Compared to Only The Monstrous and Infernal Devices, there is a little more mellow side to the Doctor here, that complements his moral outrage and consternation at the horrors he comes across. His "Not that old chestnut" retort, when threatened with either the "easy" or "hard way" interrogation method, shows much of the more 'normal' Doctor of years and decades gone by. Also, his confidence in leading a team, or issuing orders shows how much he welcomes slipping into his 'old shoes', and becoming a somewhat standard hero - at least for the time being.

But still, at times difficult choices are required of him. And the very ending of the third story sees him powerless to save all he would have intended to.

Where the fourth and final set of adventure - Casualties Of War - will take Hurt's Doctor is still open to speculation - especially given his mixed fortunes in overcoming opposition, and keeping the Time Lords' chances of triumph as strong as he possibly can.

 

Eye of Harmony  (Credit: Big Finish)The supporting cast here are generally strong, with several exceptional performances. Kalan - portrayed by Josh Bolt - is consistently engaging, and helps to give his two stories some emotional heart and soul. As good as the plots are, there is much sci-fi technobabble and large scale action, that require some serious 'mind's eye' work on the part of the listener.  Bolt manages to diminish the conscious effort involved. Dan Starkey is also tremendous fun as Fesk, as well as the Sontarans that serve under him. Whilst Kevin Lindsay set a high standard in the 1970s as Linx and Styre, Starkey is the definitive modern Doctor Who clone warrior - much in the same way Briggs encapsulates latter-day Daleks. Out of the guest female cast, I would say that Honeysuckle Weeks is more memorable than Neve McIntosh, but it also helps that she is given more to do, and that her character has a fuller back-story that is linked to previous adventures for the War Doctor. Elsewhere, Timothy SpeyerHelen GoldwynMatthew CottleBarnaby Edwards and Andrew French all authentically portray the given attributes and drawbacks of a particular character.

Music is first-rate yet again, thanks to the creative gifts of Howard Carter, and also makes for a welcome separate track, that can be enjoyed in isolation from the sound and fury of the plays themselves. This bonus feature allows the listener to recall the most stirring moments of the three tales, and is just as welcome as the standard inclusion of cast and crew interviews. 

Carter also is again at hand to provide some convincing audio effects, amongst them are various weapons firing, as well as unusual devices such as The Eternity Cage itself, not to mention the startling portrayal of the War Doctor drifting away (potentially endlessly) - thanks to the actions of someone who is not all they appear to be. Whatever the punctuation of sound needed to make these stories feel fully alive, the appropriate effect is invariably selected.

 


SUMMARY

Whilst the loss of John Hurt will resonate for a long time to come, this CD/ Digital Download release is yet another example of us being able to celebrate all the great skill and magnetism the man was capable of. From the (typically revealing) behind the scenes material, there is a clear sense of how others put their all into collaborating with him, and make a strong, firm effort to raise their own bar so as to match his sheer class and artistic integrity.

Furthermore, out of the three box sets released thus far, this works best in offering straightforward, easy-to-follow entertainment. Perhaps less new ground is broken here than in some of the earlier stories of Sets One and Two, but regardless there is a palpable sense of a cast and crew totally in synch with the material that they are working on.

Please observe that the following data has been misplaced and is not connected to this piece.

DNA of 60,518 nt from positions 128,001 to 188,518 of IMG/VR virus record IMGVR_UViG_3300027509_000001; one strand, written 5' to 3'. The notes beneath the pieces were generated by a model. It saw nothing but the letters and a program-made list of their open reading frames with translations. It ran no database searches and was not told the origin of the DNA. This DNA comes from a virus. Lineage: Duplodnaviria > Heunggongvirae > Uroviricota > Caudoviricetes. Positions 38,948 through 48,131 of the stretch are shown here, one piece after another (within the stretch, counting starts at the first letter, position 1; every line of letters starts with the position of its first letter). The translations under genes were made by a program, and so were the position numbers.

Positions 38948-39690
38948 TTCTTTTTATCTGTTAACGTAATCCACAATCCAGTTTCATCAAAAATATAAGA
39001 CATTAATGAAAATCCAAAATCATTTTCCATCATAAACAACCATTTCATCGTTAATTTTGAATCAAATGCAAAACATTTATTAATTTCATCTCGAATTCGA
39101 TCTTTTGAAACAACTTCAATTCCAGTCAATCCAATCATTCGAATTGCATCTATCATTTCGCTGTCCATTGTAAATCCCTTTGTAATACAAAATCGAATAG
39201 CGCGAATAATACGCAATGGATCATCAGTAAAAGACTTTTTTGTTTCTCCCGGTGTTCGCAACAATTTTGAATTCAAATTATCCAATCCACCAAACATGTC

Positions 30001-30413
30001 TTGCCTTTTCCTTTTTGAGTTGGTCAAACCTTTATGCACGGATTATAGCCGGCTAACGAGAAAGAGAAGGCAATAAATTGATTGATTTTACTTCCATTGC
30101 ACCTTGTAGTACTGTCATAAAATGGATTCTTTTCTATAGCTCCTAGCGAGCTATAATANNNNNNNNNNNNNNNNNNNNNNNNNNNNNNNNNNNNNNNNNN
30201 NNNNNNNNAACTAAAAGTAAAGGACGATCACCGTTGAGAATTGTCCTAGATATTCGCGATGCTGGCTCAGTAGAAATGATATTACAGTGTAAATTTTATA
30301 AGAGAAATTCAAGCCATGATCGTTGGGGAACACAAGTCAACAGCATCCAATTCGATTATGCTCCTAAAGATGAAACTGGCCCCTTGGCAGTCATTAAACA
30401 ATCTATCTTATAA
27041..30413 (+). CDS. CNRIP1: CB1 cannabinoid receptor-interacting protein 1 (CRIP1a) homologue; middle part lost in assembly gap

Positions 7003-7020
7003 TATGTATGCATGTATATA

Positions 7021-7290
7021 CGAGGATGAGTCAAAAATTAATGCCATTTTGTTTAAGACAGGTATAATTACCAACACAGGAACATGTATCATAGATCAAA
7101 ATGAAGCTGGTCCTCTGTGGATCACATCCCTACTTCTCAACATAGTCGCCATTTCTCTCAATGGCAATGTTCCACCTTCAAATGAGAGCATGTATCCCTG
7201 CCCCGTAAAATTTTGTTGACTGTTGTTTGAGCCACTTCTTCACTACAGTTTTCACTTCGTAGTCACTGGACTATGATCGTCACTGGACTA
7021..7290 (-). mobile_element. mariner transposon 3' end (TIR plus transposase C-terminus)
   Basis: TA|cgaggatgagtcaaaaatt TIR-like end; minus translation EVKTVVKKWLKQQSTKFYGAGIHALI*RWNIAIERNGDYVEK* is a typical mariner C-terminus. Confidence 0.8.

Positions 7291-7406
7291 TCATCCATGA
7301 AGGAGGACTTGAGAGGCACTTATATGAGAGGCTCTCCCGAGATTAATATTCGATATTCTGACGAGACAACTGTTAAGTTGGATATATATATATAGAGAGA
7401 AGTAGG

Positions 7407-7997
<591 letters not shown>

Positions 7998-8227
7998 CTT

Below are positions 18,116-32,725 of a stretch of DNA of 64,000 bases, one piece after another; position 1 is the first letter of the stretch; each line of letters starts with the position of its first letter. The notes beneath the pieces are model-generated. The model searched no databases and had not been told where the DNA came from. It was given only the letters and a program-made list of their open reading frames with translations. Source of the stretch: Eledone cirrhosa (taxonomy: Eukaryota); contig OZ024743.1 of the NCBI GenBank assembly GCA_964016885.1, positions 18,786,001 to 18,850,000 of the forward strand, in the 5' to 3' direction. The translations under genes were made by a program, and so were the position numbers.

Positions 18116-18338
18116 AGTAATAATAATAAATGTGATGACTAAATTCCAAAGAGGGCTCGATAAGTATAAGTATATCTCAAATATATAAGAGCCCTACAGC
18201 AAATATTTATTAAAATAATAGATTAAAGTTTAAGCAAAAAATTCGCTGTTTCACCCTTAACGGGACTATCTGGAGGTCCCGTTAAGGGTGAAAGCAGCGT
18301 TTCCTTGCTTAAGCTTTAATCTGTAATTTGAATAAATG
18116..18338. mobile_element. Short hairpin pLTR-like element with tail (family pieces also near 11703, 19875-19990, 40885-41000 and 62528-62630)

David Richardson, alongside Jason Haigh-Ellery, has once again assembled a top-notch original production, which does justice to the core idea that sprung from Nicholas Brigg's seemingly boundless creativity.

 

 

 



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Released 31 Dec 2016
The War Doctor 3: Agents of Chaos (Doctor Who - The War Doctor)
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The Fourth Doctor Adventures - Series 6 Episode 1 - The Beast Of KravenosBookmark and Share

Tuesday, 17 January 2017 - Reviewed by Matt Tiley
The Fourth Doctor Adventures: The Beast f Kravenos (Credit: Big Finish)

Written By: Justin Richards
Directed By: Nicholas Briggs

Cast: Tom Baker (The Doctor), Lalla Ward (Romana), 
John Leeson (K9), Christopher Benjamin (Henry Gordon Jago), Trevor Baxter (Professor George Litefoot), 
Conrad Asquith (Inspector Quick), 
Ed Stoppard (Sir Nicholas Asquin)

It's Victorian London, and K9 is on stage, entertaining the masses at the New Regency Theater, while the Doctor and Romana are making a social call on the Doctor's old friends Professor George Litefoot and Henry Gordon Jago, what could possibly go wrong?

Well a fair bit actually. Our three heroes have joined forces with Jago and Litefoot to help stop a major crime spree that is gripping London. The mysterious burgler, known as The Knave has the city on it's knees, the master thief has been performing seemingly impossible burglaries by expertly breaking into locked rooms, and pilfering anything of value. Then leaving silently with the room still intact. There is also the matter of some very strange readings from the TARDIS, and worse of all, something rather monstrous lurking in the fog.

The Beast of Kravenos is expertly written by Justin Richards, who, thanks to his raft of previous work in the Dr Who Universe (including the Jago and Litefoot audios for Big Finish) has an expert handle on all of the characters involved. I've not listened to any of the other Jago and Litefoot audios (yet!), but I must say, the way these two fantastic characters are written here, they could have just walked in from the end of The Talons of Weng Chiang. Of course the realisation of the characters is ably (and seemingly effortlessly) aided by the pitch perfect performances of Trevor Baxter and Christopher Benjamin, who are, of course effectively the straight man and his stooge in the story.